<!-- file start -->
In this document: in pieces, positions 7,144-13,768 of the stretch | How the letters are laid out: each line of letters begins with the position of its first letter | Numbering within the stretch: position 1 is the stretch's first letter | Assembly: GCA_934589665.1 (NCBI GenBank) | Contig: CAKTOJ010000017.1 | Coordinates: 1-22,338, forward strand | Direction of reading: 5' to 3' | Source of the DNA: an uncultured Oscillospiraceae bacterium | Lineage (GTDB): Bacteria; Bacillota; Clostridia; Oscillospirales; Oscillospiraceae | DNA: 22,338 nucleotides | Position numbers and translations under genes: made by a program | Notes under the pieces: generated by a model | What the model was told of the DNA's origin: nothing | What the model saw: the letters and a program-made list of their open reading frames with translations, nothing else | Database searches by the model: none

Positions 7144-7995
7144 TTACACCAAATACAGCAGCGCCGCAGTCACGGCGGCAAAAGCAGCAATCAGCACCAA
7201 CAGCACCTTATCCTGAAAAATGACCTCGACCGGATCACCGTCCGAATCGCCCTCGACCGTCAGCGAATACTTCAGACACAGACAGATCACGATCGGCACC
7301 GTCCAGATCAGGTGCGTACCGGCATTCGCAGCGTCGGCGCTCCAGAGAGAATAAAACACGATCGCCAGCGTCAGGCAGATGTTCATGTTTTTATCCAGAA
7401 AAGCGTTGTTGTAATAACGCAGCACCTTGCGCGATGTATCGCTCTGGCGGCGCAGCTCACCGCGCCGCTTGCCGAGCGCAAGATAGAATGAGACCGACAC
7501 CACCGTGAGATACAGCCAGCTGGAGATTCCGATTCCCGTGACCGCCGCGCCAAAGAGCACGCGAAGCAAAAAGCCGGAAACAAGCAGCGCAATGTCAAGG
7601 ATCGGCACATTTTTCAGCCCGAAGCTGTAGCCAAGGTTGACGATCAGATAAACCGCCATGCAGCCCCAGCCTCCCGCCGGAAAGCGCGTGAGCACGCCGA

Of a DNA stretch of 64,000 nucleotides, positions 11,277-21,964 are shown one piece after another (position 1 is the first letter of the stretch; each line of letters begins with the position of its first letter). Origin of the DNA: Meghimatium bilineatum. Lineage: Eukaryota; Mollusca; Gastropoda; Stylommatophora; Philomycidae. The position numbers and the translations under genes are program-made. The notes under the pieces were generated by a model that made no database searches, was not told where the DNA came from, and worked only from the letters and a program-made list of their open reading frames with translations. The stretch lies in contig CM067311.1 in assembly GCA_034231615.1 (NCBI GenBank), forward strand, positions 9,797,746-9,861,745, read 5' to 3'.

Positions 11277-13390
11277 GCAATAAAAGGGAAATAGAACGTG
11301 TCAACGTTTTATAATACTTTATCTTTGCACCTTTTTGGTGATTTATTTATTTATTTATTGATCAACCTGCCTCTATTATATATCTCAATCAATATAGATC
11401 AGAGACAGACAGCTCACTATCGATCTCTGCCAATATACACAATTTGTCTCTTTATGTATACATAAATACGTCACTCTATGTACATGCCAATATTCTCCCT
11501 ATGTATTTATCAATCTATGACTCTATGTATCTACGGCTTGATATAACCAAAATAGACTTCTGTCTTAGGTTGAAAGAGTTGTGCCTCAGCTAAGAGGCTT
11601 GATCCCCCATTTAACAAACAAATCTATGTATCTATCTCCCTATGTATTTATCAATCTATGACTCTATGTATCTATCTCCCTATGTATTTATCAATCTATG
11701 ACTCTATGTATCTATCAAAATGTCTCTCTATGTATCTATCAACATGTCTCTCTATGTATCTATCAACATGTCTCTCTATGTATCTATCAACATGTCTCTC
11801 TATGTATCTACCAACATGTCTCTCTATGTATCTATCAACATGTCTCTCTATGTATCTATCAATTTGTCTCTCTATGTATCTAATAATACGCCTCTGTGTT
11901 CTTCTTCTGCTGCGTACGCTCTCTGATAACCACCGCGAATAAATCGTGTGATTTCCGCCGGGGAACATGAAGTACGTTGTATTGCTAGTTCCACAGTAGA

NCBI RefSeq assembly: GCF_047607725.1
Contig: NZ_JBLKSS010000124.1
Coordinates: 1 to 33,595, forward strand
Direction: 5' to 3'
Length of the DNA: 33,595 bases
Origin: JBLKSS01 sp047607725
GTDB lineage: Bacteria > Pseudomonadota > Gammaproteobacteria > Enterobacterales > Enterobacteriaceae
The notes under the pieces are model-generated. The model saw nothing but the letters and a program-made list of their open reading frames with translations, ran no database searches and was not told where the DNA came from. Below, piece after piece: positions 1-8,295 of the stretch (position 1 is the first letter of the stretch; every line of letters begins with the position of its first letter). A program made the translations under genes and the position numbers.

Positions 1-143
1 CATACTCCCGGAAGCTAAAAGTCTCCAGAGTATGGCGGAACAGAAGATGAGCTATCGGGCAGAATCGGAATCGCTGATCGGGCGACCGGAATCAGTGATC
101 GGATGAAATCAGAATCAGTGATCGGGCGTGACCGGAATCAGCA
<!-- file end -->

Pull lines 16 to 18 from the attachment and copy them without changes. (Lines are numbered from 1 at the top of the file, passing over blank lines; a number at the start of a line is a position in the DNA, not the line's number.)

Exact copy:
11701 ACTCTATGTATCTATCAAAATGTCTCTCTATGTATCTATCAACATGTCTCTCTATGTATCTATCAACATGTCTCTCTATGTATCTATCAACATGTCTCTC
11801 TATGTATCTACCAACATGTCTCTCTATGTATCTATCAACATGTCTCTCTATGTATCTATCAATTTGTCTCTCTATGTATCTAATAATACGCCTCTGTGTT
11901 CTTCTTCTGCTGCGTACGCTCTCTGATAACCACCGCGAATAAATCGTGTGATTTCCGCCGGGGAACATGAAGTACGTTGTATTGCTAGTTCCACAGTAGA